1,800 firms may go to the wall as banks are accused of ‘squeezing the life out of the market’ amid fears of a decade-long slump
By Margareta Pagano and Julian Knight
Sunday, 11 May 2008
Up to 1,800 estate agents may go bust by the end of the year unless lenders ease up their squeeze on new mortgages, as fears grow that the UK is heading for a full-scale housing crash, with price falls of up to a fifth.
The warning comes from Nick Salmon, a board member of the National Federation of Property Professionals, who said last week that banks had “over-reacted” to the credit crunch and were in effect strangling the life out of the property market.
Mr Salmon said: “Lenders do not seem to be in the business of lending any more. They are the ones who lent irresponsibly and now the public and our industry are paying the price.”
But senior bankers are not likely to rush back into the home loans market, with many forecasting that it will be several years before mortgages are readily available again. Even Mervyn King, Governor of the Bank of England, is understood to believe that it will be up to a decade before the mortgage lending and housing market fully recovers.
Sterling’s weakness and fears of rising inflation were the main reasons the Bank held rates at 5 per cent last week. This week it publishes its quarterly growth and inflation forecast, which is likely to show that inflation may go above 3 per cent.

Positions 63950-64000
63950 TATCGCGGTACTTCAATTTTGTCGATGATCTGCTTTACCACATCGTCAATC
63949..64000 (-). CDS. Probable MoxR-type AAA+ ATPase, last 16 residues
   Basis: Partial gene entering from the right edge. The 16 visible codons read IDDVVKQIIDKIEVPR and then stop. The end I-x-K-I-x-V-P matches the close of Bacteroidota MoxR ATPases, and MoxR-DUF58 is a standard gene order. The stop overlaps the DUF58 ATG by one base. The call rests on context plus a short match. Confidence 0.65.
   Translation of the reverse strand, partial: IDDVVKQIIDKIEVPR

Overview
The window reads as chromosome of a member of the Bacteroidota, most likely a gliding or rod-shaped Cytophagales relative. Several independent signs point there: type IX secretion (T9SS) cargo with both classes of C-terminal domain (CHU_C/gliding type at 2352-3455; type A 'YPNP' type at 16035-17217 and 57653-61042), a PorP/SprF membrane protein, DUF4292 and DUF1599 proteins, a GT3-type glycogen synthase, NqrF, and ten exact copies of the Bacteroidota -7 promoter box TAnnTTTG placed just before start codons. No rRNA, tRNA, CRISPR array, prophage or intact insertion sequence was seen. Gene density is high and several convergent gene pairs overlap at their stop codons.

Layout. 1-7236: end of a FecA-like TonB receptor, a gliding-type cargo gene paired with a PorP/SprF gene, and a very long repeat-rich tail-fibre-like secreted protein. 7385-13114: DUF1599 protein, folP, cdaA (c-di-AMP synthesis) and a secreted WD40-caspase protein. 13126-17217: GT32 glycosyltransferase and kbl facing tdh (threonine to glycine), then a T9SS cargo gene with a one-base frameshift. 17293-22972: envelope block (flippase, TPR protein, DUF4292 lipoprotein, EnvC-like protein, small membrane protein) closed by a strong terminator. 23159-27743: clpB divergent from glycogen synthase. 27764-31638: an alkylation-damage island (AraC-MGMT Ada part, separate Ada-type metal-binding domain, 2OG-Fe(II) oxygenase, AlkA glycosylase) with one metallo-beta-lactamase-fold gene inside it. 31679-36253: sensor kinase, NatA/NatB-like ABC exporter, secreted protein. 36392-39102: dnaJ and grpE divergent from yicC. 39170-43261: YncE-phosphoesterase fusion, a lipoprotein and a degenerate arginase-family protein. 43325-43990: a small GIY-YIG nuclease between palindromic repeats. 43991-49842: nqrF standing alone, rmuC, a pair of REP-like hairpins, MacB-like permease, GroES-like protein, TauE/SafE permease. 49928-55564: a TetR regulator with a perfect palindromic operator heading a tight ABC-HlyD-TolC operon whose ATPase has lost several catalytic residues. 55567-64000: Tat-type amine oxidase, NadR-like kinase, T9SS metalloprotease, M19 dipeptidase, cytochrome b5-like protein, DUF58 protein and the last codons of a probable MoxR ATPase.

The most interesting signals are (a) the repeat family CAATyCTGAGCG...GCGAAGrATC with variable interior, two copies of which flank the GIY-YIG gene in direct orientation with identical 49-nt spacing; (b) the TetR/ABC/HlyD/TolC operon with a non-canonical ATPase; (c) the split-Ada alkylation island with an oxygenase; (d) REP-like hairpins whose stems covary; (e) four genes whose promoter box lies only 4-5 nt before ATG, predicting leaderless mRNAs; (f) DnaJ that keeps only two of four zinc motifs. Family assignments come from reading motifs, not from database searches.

More evidence of a marked slowdown in economic activity is provided today, with the release of the latest quarterly survey from the British Chambers of Commerce.
The BCC economist David Kern warned that this year and next would be tougher than previously thought and predicted that the Government could break its own fiscal rules within two to three years.
Mr Kern said: “The Government must adopt pro-active policy measures aimed at countering the threats to growth. Public finances remain stretched. There are large current deficits and excessive levels of total borrowing.”
He added that priority must be given to reducing the risk of a major economic downturn, and urged the authorities to make sure loans remained available to UK businesses, particularly small firms, which are vulnerable when banks are under pressure.
“Recent tax changes have undermined business confidence and they will face a difficult and risky climate over the next year,” said Mr Kern. He added that demands to increase the minimum wage, to make up for the scrapping of the 10 per cent income tax band, could be dangerous with such a sharp downturn in growth.
The BCC survey reports that average UK GDP growth is forecast to collapse from 3 per cent last year to 1.7 per cent this year, and then 1.6 per cent next year. The combination of falling house prices and higher fuel and food costs is leading to a squeeze on personal spending; this year is likely to see household consumption growth fall to 1.1 per cent.
The BCC’s warning comes after new figures revealing a sharp deterioration in housebuilding since the beginning of the year and a 17 per cent rise in home repossessions.
Figures from the National House-Building Council, disclosed yesterday, showed that the number of applications from builders to start new homes in the UK fell by almost a third year on year, with Northern Ireland worst affected. According to the Ministry of Justice, the number of repossessions rose to 27,530, up from 23,438 last year.
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